Sub-genre: Swords and sorcery
Rating: 3 1/2 pints of blood
Let's get one thing straight: the cover art is at least 75% responsible for me owning this book. Seriously, look at it. The gorgeous colours, the lighting, the sense of movement in the silk, the capable-looking woman of colour... it's like they designed this cover specifically to catch my attention.
And, y'know, the premise sounded pretty intriguing too, but really, it's the cover art that landed it near the top of my "I MUST HAVE THIS BOOK" list. I wound up getting it for Christmas, so all may rejoice.
For most of her life, Liyana has been prepared to give up her body so her goddess can inhabit it for the sake of her tribe. Once every hundred years, the gods of the desert tribes take their place in prepared vessels to live among the people, where they can touch the physical world and ensure there's enough water and food for the tribes to survive. Now, in the middle of a great drought, it's more important than ever that the gods can take their proper place in their vessels, and although it means her own death, Liyana is more than prepared to make this sacrifice for her people.
But although everything goes as planned at the ceremony that should have ended with the goddess Bayla taking over Liyana's body, Liyana finds herself exhausted and still very present. After long consideration, the tribe decides there's no choice but to leave the god-rejected vessel behind in the hopes that a new, more pleasing vessel can be prepared in time to prevent them all from dying.
Left alone in the desert, Liyana isn't sure how long she can survive, or why she's been so cruelly rejected by the goddess she's devoted her life to. Before things can get too desperate, though, the trickster god of another tribe (already set in his vessel) finds her and tells her that several of the desert gods, Bayla included, have been stolen. In order to save the tribes, Liyana and Korbyn the trickster god must round up the other vessels and take them to rescue the gods from whatever force is strong enough to have stolen them in the first place.
I'm always interested in fantasy that gets away from the standard Euro-centric setting, and Vessel does this with a rich and detailed world. The desert and the tribes that inhabit it are so real you can almost feel the sand around you, even if you're reading in the dead of winter (as I did), and Liyana's pride in her homeland is easy to understand. It's a sharp contrast from the Empire, which is vague enough there's no personality beneath the military force. No sense of culture or identity, nothing to ground them in the reality the book was otherwise so fantastic at establishing.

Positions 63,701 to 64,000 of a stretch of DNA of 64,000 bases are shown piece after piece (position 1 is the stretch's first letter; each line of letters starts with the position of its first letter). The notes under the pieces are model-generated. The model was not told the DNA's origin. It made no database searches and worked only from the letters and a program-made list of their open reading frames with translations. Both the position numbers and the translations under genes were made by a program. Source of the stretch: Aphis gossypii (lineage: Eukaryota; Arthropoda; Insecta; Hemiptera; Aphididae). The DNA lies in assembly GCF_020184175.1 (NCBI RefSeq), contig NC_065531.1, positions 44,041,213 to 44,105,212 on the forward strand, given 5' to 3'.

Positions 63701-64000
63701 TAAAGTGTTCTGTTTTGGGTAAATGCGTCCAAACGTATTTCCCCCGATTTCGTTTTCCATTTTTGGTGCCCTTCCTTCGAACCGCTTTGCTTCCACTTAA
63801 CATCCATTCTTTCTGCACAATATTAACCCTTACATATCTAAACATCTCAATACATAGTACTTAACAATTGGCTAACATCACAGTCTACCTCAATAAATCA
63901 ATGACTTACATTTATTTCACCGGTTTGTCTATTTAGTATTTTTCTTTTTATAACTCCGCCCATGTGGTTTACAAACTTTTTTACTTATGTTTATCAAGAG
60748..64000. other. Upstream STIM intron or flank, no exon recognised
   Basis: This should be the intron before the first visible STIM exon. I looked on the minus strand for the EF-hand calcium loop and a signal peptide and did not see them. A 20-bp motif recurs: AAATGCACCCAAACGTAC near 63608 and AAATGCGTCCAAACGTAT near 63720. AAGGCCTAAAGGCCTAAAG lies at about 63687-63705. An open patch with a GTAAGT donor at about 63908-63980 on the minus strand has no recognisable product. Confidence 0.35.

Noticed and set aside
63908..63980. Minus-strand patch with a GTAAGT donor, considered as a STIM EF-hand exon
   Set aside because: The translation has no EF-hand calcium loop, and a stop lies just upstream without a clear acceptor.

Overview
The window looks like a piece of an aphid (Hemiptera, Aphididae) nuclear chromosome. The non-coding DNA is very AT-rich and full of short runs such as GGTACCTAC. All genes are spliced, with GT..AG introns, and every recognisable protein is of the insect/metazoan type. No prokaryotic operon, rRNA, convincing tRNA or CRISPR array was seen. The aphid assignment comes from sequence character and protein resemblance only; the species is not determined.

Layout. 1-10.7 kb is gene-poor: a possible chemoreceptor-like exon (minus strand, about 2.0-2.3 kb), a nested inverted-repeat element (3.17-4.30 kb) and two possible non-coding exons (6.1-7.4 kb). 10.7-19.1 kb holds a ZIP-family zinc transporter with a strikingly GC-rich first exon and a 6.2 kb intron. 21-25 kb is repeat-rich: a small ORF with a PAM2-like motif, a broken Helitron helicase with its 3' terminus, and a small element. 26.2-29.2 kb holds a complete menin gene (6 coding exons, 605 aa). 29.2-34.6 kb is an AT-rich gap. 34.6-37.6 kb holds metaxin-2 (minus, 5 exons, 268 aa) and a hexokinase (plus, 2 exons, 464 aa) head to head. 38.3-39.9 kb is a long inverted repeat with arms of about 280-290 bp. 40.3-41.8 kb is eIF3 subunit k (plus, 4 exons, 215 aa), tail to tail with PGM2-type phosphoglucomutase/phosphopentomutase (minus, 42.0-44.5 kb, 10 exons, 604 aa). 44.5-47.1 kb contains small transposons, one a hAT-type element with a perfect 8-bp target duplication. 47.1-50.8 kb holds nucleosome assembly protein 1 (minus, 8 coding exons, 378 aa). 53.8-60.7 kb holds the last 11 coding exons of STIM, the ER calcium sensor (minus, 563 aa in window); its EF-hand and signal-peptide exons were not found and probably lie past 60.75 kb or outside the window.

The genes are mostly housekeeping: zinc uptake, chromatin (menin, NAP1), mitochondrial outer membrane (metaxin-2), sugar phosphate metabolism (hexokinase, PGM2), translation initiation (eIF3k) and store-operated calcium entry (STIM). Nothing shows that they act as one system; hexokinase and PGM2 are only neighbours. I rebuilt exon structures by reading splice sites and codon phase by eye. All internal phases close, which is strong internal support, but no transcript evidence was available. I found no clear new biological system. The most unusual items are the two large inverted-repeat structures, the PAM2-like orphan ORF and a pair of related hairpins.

Even if you're not the kind of reader who's drawn in by worldbuilding, though, you can find a lot to love in this book. Liyana, Korbyn, and the other vessels are a collection of interesting characters, each very different from the others. I wished we'd gotten to know Raan a little better, since a vessel who resents being a vessel is something that stands out. Interestingly, though, it's probably Korbyn who grows and changes the most during the journey. As protagonist, Liyana picks up some new skills and tests herself in some rather drastic circumstances, but she was strong and resourceful from the beginning, so she didn't have far to go. The trickster god, however, finds himself facing the consequences of being the god nobody's sure they can trust.
I really enjoyed the legends the characters told each other, stories that often involved past adventures of the gods or other tales passed down through the tribes. The stories become a recurring theme throughout the book, something that helps to tie things all together and adds a certain degree of depth to the characters (especially the gods) and their world. The stories were short and always tied in to the situation at hand, so while they could have gotten distracting, they were well used and in fact became a strength of the novel.
By contrast, the romance included one of the most contrived triangles I've ever encountered. Liyana and Korbyn grow close enough through their adventures that Bayla becomes concerned, since Korbyn is meant to be her lover. She's aware he's not treating Liyana as the vessel she's meant to be, but is growing to appreciate her as a person on her own terms, and while Liyana keeps trying to remind herself this is the beloved of her goddess and that she herself is on borrowed time, she can't keep from growing feelings. For a good three quarters of the book, this is the romantic scenario, until a new character is introduced and instantaneously, there are meant to be feelings that rival the ones the reader has spent the entire book with. It's of course not a situation that would settle in a way to keep everyone satisfied, but more political motivations would have been easier to believe. Trying to add a fourth person into the romance aspect at the end of the book feels like enough of a deus ex machina it took away from the satisfaction I'd had reading the rest of the book. Which is a shame, because up until that point, I'd really been enjoying the story, the characters, and the fantastic world they lived in.
Vessel is available in hardcover or as an e-book.